Written by Julian Panga, India
Julian grew up in India and then lived in Australia for 12 years. While working in the banking and finance Industry in Melbourne, he also served as a church elder, missions trainer, and Bible teacher. In 2014, he returned to India in response to God’s calling and is currently involved in pastoral ministry and theological training. He is passionate about teaching and training as well as engaging the youth and those in the marketplace with the Gospel.
I felt like I was on top of the world. It was, after all, any young man’s dream come true. I was in my mid-20s with a high paying job, good career prospects, and all the comforts and luxuries that life could offer. What more could anyone wish for?
However, something deep inside me felt amiss. There was a growing dissatisfaction in my heart. It all boiled down to one pertinent question: What is it that would truly make my life meaningful?
I couldn’t answer that question straight up. As a believer who grew up grounded in biblical principles, I had been taught that I needed to please God with my life. So, in spite of all the temporary highs that life brought my way, the thought that came to my mind instinctively was whether I was doing what God wanted me to do.
One part of me persisted in that thought. Another part of me justified my actions—after all, I was successful in life and had achieved so much so quickly. Surely, God would not be against that? What’s more, I was also active in church and missions, and gave generously to Christian work, so that should keep God happy, shouldn’t it?
I had defined success the way I understood it and the way the world applauded it. However, I never paused to consider how God looked at success. My seemingly full and abundant life was empty and meaningless when seen from God’s perspective.
I began to realize that I had never sought the reason for true meaning and significance in my life. Rather, I set my mind on and pursued those things that would never satisfy. As a result, I had become a purposeless, directionless individual just cruising along life, not knowing what I was doing or where I was going.
That relentless still small voice of God became a persistent prompting in my mind, and there was nothing I could do to distract myself from it. I continued to be restless until I came to a point of confession and answered that question truthfully.
The truth was that I was busy building my own kingdom with my own goals, plans, and thoughts—and neglecting God’s Kingdom. Little did I know that these vain pursuits in life would never give me meaning, significance, and purpose in life.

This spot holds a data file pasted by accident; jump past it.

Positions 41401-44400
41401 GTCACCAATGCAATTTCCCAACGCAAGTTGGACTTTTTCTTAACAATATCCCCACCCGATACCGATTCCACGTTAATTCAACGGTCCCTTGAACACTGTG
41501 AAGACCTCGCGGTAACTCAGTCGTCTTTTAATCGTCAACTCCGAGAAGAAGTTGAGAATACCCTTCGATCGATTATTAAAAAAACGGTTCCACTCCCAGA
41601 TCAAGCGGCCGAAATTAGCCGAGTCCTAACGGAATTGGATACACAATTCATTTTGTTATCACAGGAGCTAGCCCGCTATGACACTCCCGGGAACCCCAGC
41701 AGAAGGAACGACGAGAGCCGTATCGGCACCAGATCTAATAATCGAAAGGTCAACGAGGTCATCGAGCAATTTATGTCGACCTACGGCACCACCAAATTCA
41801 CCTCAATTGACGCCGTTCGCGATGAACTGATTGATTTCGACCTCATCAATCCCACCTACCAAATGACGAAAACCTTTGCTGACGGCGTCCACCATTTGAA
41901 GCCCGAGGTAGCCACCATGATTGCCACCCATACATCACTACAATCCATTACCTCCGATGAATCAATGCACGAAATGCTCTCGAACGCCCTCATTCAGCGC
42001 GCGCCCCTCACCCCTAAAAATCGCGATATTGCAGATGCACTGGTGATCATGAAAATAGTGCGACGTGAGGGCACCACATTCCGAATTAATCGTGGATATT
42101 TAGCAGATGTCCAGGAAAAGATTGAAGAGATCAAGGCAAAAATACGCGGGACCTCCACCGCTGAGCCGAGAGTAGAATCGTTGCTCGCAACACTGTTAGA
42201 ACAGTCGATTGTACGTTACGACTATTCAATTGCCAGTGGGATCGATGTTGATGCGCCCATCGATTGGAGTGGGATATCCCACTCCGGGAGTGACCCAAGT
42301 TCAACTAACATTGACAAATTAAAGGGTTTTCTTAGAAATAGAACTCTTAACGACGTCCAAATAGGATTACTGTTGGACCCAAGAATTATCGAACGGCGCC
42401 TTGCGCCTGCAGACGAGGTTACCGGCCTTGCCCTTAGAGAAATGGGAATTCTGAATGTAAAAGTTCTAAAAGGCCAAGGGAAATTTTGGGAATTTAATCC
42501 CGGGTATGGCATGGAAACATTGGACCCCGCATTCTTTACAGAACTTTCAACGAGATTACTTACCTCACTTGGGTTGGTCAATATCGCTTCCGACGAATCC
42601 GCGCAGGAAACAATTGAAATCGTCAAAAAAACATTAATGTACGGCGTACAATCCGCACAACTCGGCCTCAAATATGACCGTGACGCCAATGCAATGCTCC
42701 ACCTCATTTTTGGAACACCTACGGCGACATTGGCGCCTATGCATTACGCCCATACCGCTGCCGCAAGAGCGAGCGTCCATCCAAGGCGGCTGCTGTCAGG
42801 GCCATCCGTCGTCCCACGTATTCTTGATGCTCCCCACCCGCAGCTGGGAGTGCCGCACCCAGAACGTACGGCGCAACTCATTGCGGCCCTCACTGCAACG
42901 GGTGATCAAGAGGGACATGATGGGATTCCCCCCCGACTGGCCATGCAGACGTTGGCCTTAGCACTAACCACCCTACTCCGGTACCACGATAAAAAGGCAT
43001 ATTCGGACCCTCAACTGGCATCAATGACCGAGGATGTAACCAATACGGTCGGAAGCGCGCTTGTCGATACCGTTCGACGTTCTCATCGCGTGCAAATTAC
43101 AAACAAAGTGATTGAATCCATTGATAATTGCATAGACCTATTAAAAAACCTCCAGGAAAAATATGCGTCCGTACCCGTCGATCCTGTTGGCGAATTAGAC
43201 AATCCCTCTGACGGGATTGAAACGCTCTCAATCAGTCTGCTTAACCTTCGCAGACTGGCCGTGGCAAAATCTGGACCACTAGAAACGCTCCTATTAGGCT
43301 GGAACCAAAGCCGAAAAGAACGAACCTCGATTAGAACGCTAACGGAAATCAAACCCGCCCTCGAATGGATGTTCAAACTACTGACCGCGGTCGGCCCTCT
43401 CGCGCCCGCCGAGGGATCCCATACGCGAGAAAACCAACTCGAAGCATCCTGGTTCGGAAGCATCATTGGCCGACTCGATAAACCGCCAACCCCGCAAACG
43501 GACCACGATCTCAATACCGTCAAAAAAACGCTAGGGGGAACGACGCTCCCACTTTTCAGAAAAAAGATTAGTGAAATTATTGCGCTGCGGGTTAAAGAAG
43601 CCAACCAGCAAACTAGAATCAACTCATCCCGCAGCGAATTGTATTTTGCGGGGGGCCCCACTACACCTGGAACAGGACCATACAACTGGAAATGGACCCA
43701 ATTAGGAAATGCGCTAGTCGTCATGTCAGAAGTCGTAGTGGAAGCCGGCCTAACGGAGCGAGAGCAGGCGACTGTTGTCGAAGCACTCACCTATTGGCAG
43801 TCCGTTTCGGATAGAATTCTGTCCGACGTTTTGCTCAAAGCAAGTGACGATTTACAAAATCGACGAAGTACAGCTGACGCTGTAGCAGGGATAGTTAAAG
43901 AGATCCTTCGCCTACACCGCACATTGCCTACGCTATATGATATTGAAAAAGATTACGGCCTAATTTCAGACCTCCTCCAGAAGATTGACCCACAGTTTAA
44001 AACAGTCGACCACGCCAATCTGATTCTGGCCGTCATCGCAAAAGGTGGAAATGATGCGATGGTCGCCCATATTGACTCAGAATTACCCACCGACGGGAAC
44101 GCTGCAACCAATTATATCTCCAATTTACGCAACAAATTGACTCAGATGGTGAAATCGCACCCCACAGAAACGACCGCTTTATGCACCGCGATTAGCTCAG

When we give undue importance to secondary aspects of life, such as career, money, comforts, relationships, fame, etc., we end up dethroning God and placing ourselves and other things on the throne of our life. We buy into a lie that says that our ultimate purpose in life is to pursue the things of this world.
The Bible, however, tells us that our true purpose is to seek God and His Kingdom first, and all other things will be added to us (Matthew 6:33). Seeking after God and His glory is what will truly give life meaning and significance. We need to come to the realization that we don’t exist for ourselves. Rather, we exist to bring God glory, and when we do that in all we say and do, we become truly fulfilled.
The author of the book of Ecclesiastes had a similar sentiment thousands of years ago. He had also untiringly explored the pursuit of wisdom and knowledge, pleasure and satisfaction, toil and self-indulgence. He tried to find meaning and significance in his work, his pursuits, his goals and desires. However, he came to the stark realization that all these were vain pursuits, a mere chasing after the wind. There was nothing under the Sun by which man would be able to find true meaning and significance.
But he didn’t leave it there. Rather, he punctuated the book with precious nuggets of wisdom. There are three keys lessons that we can learn from the Teacher in Ecclesiastes, which help us live a life of meaning, significance and purpose. It is the kind of a life which would put a smile on God’s face when lived out authentically.
Fear God Alone
In Proverbs 9:10, we are told that “the fear of the Lord is the beginning of wisdom.” Those who practice the “fear of the Lord” will have good understanding, but the one who despises it remains a fool. The Teacher in Ecclesiastes picks up the same idea. He says that the fear of God comes by recognizing God’s authority and presence over our lives (Ecclesiastes 3:14). God is not appeased by our gifts or sacrifices. Rather, He is pleased when we are attentive and obedient to His Word (Ecclesiastes 5:1b). He urges us not to set our eyes on our own dreams and words, but to fear God because those who do so will flourish in life (Ecclesiastes 8:12-13).